Focus on Bilingualism: Language Loss in English Language Learners (ELLs)
By: Alejandro Brice, Ph.D., CCC-SLP, Roanne Brice, Ph.D., CCC-SLP, Ellen Kester, Ph.D., CCC-SLP
Initial data analysis in a study being conducted in Florida indicated that the majority of the students being studied were showing English dominance and less than proficient Spanish oral language skills. Hence, the following questions emerged. Are the 3rd, 4th, and 5th grade bilingual students experiencing language loss of their home language (L1) or is it that they have never fully developed their first language? It appears that the answer may be a combination of the above two factors. Developmentally children continue to develop language skills and proficiency into their teens and late adolescence (sometimes continuing into their twenties) (Brice & Brice, 2009). It is also known that learning a second language may take 2-3 years for oral speaking and listening skills and 4-6 years to develop academic language skills (Cummins, 1984; Thomas & Collier, 1997).
What is also involved is the early introduction of English into the home environment and its displacement of the native language in terms of popularity, use, and proficiency. Brice, Carson, and O’Brien (2009) noted that even in largely Spanish speaking environments (i.e., Miami and Orlando, Florida) young four-year-old children coming from Spanish speaking homes showed strong influences of English on their Spanish phonology and vocabulary skills.
What happens when students are exposed to two languages under ideal conditions? Research has shown that if students are exposed to two languages in a somewhat equal amount (e.g., 60% English, 40% Spanish) over time, such as in dual language programs, then balanced bilingual language development can occur (Brice & Wertheim, 2004/2005). However, language loss can occur under less than ideal bilingual language exposure conditions (Anderson, 1999). Language loss occurs when the native or home language develops minority status, a frequent result of transitional bilingual models. Given that English is very predominant in the environment (i.e., school), the media (e.g., television, the internet), and in general communication for children (e.g., teachers, friends); it is inescapable that English will become dominant and the first language (L1) will become a minority language. The acquisition of English while losing the native language has strong consequential effects: (1) the child’s language may resemble a language learning disability; (2) communication with parents may diminish; (3) it may take significantly longer to develop full academic language skills in English (Thomas & Collier, 1997); and (4) ) transference of learned language skills from L1 to English will be diminished (Cummins, 1984, 1998).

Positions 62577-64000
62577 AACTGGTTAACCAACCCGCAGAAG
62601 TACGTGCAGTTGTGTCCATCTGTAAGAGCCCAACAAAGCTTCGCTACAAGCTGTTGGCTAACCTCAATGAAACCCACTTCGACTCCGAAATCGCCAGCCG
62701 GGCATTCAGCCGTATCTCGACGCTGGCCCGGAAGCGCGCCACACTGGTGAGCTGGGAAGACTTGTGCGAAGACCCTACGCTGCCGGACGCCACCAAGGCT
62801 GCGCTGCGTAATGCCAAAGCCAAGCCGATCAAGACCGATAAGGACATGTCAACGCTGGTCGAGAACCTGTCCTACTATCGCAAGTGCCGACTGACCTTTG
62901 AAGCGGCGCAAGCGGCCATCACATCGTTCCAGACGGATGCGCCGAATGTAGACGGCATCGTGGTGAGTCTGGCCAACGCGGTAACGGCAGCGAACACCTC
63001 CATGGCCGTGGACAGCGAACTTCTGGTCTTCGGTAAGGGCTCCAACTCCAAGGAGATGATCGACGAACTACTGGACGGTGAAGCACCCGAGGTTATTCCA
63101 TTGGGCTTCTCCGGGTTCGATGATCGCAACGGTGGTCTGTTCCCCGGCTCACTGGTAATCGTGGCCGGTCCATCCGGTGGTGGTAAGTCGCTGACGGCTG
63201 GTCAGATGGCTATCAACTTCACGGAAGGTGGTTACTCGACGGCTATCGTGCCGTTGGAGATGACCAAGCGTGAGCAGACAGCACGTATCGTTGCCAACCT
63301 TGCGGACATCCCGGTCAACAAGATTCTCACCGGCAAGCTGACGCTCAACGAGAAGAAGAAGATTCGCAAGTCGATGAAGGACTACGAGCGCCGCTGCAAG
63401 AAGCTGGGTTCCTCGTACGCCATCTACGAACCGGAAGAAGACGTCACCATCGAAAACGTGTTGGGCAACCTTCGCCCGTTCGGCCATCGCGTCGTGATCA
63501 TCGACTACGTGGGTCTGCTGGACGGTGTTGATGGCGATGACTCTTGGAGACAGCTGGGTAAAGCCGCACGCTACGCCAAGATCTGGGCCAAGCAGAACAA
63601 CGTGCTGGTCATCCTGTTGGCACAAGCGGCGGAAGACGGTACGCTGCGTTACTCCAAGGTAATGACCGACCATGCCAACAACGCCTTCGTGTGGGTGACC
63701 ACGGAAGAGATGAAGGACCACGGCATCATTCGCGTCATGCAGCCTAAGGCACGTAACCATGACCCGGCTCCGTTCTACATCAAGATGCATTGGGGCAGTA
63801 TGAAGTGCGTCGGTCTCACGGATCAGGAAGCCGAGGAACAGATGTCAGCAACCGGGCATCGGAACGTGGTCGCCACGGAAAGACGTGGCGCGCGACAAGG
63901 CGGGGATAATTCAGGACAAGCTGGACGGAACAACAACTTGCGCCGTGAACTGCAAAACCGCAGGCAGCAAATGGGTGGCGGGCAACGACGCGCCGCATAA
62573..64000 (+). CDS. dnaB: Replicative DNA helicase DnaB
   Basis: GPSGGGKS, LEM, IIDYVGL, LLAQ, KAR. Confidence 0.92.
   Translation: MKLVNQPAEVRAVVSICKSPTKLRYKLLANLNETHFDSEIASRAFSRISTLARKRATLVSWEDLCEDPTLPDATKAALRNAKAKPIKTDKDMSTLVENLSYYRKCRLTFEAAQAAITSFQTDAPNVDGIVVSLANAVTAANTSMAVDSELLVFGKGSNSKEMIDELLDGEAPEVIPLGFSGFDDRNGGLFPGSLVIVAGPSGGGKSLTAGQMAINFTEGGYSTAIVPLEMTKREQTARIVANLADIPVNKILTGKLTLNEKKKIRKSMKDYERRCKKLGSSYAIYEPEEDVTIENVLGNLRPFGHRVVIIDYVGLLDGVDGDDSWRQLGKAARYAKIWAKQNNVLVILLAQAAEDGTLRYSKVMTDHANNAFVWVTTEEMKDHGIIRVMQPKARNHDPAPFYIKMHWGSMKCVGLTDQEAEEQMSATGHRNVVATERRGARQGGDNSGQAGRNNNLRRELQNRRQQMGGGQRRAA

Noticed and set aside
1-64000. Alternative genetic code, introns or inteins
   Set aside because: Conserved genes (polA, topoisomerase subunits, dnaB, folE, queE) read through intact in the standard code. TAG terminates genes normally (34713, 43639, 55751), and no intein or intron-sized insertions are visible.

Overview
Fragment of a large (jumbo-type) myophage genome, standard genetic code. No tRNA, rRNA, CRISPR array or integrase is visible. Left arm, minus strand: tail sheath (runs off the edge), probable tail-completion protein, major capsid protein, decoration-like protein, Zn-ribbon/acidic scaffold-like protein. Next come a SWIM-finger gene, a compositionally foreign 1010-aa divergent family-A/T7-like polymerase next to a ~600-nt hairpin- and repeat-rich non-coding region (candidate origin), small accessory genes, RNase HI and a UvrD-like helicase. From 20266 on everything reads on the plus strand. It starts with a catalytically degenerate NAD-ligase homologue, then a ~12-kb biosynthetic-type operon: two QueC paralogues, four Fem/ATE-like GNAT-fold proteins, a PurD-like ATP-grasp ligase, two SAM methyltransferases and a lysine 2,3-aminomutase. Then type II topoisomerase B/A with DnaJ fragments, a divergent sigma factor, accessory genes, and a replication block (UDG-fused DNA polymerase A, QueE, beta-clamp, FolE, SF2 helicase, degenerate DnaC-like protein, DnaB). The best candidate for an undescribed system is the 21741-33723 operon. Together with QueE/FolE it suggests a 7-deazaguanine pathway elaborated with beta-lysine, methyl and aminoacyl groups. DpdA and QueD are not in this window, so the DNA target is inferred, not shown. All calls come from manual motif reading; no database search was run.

Cummins (1984, 1998) postulated a threshold hypothesis, which stated that certain levels of language proficiency must be achieved in the first language before language transfer can occur and before the cognitive advantages of bilingualism can be promoted. If this threshold is not achieved then subtractive bilingualism (i.e., L1 language loss) occurs. However, if the second threshold is achieved, then language transference can occur between the two languages.
In summary, it appears that language loss among typically developing bilingual students may be more common than many speech-language pathologists and educators may suspect. It is to the benefit of the child and the school that bilingual, ELL students maintain their home language (i.e., less referrals for speech-language tier two or tier three interventions as these students may appear to be language learning disabled). Research has demonstrated that promoting bilingualism promotes English language development and acquisition (Brice & Brice 2009; Brice & Wertheim, 2004/2005). Brice, Miller, and Brice (2006) offered some suggestions in educating English language learners. Some specific language recommendations include: (1) Model correct English language; (2) Provide grammar drills with direct instruction; and, (3) Allow for code switching to occur. In conclusion, speech-language pathologists should promote bilingualism and encourage teachers, family members, and students to be proud of their native language and to use it often.